Rory, if you are not oppoed, follow what other writings I have done, what I talk about on politics, etc. outside of even history topics. If you take me up on it, I guarantee you that you will see clear as day that the charge of defending slavery or racism, or any form of such bigotry is not only the farthest from my being, but also that I actively strive to eliminate bigotry in the modern world. I am one of the worst suited candidates in the world for the insulting titled of “defender of slavery and racism.” In fact, if you listen to the two podcast episodes together and follow the theme, my work is constructed as an attack on imperialism, of which Napoleon’s decision fits in perfectly, and imperialism was and still is one of the great scourges of the world.

    In conclusion, Rory, you are perfectly free to stop following the podcast, but know that I think you misunderstood my efforts, which were merely to it the subject into context and provide the French perspective of the time, and know that I most strongly object to and am personally insulted by being referred to as a defender of slavery and racism, which if you knew my work even a tiny bit more, you yourself would realize was inappropriate to call me, but which I can to a degree understand from you only having heard this small piece. Please accept my apologies if I failed to make my personal views known, but you must not confuse historical analysis with personal opinion.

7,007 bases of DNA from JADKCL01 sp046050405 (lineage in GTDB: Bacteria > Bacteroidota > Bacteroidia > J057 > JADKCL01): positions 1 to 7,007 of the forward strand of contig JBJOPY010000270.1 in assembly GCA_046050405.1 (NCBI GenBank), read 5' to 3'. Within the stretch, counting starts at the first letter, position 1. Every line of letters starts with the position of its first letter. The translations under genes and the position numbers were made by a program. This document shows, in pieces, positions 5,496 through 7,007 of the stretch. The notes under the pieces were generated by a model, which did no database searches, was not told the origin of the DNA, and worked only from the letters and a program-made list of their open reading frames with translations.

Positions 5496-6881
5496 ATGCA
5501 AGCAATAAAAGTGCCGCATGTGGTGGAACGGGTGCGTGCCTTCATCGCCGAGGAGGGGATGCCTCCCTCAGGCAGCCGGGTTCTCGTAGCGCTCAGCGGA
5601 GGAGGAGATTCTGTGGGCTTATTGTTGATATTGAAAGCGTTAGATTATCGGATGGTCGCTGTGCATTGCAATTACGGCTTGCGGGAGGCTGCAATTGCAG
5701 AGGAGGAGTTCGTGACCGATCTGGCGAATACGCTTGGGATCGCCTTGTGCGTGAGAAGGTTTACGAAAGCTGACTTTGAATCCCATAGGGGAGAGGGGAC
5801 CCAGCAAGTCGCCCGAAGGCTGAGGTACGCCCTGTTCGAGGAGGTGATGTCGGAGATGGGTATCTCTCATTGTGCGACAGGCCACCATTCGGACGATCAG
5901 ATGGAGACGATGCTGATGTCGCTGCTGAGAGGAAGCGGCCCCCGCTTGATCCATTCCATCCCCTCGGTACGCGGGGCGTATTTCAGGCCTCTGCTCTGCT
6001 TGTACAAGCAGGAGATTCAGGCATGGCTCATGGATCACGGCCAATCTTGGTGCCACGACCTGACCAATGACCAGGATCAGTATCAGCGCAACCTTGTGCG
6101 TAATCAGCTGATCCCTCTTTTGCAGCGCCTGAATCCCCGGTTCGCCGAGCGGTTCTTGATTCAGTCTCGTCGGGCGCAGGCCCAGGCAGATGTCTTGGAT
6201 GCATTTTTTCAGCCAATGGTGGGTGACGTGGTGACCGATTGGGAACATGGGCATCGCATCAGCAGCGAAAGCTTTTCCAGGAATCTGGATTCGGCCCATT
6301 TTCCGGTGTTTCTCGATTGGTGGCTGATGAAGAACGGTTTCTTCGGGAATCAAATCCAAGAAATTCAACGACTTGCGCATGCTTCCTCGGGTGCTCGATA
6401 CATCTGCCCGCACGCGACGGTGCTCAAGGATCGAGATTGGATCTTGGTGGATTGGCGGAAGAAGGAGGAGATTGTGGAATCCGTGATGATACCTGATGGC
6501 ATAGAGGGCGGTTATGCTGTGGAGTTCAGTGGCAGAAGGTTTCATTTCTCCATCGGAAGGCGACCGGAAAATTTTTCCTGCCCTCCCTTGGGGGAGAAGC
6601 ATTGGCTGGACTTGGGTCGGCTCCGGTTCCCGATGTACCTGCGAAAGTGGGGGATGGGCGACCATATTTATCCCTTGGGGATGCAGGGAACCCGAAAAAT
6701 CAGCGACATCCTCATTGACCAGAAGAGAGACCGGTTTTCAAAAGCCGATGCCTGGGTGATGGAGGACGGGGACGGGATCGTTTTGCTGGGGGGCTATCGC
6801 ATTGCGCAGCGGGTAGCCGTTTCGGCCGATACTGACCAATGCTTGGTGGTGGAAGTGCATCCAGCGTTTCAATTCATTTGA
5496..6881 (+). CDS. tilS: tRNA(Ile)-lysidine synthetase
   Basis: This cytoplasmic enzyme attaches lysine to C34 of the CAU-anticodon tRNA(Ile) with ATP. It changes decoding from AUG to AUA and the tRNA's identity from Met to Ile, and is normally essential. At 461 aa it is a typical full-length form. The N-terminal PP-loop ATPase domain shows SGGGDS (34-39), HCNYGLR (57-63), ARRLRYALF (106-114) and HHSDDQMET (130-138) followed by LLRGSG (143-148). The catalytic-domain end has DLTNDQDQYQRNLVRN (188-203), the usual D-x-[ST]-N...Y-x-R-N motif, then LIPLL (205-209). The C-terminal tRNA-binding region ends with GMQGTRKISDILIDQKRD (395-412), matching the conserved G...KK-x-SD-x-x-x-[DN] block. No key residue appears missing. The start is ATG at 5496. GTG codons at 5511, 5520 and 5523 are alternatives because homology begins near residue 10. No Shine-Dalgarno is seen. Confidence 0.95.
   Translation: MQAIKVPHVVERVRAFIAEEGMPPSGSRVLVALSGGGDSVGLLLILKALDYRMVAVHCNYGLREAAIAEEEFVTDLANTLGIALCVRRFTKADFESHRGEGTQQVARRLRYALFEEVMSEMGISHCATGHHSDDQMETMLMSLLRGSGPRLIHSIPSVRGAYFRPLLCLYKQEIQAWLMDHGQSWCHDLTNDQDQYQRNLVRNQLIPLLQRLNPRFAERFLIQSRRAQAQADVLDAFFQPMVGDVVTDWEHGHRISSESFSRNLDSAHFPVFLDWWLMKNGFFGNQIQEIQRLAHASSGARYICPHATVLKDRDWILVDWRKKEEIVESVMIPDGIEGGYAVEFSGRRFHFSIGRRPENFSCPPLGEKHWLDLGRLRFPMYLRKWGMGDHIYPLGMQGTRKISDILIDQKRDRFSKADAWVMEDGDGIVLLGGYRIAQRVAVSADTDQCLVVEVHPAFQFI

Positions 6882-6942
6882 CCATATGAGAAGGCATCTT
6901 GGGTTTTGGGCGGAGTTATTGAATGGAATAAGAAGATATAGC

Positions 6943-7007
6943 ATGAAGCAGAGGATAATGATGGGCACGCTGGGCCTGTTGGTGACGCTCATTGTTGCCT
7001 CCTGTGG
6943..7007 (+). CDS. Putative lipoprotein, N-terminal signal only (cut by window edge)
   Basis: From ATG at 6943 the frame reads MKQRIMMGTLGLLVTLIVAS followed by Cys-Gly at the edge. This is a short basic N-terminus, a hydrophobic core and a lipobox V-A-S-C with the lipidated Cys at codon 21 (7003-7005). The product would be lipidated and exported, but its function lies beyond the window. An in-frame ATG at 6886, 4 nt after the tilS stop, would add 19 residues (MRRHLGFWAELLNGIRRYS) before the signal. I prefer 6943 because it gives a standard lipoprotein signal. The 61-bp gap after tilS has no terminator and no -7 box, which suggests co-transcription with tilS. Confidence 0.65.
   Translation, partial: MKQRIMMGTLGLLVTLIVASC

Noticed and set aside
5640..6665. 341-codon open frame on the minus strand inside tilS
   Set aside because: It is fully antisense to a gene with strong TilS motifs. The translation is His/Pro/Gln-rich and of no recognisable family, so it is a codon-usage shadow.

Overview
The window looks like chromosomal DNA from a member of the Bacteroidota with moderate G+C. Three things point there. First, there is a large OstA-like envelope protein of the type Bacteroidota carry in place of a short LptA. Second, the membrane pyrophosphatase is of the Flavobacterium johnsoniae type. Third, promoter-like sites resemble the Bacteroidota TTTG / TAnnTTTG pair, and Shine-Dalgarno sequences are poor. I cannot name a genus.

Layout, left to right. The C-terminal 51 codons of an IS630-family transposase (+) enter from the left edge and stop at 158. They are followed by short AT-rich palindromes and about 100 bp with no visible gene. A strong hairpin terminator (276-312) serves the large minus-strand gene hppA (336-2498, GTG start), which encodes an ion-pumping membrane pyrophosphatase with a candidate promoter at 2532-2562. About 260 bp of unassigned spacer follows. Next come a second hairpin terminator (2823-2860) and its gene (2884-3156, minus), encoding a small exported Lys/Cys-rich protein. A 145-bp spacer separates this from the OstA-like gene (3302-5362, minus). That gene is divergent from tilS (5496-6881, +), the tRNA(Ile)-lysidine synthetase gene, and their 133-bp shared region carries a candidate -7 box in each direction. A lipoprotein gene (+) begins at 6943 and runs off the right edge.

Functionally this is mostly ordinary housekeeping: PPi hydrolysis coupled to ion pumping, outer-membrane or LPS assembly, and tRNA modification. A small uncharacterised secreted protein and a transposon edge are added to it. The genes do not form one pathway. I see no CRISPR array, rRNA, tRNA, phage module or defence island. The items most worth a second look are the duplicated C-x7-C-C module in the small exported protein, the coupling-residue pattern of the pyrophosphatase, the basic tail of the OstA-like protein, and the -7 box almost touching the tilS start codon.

7. And furthermore, you could simply listen to my excitement in the first episode when describing the abolition of slavery, which I outright called one of the single greatest achievements of the Revolution, which is high praise for an event which ushered in such vast improvements, where slavery was abolished for the first time in the West, and the motion was carried unanimously. I said so on the show, but I will repeat it here: Napoleon’s decision to restore slavery on Guadeloupe and to even consider it on St Domingue was the SINGLE worst decision of his entire career, primarily from the perspective of humanity but also from the perspective of Napoleon’s own career.

    • Gro Jo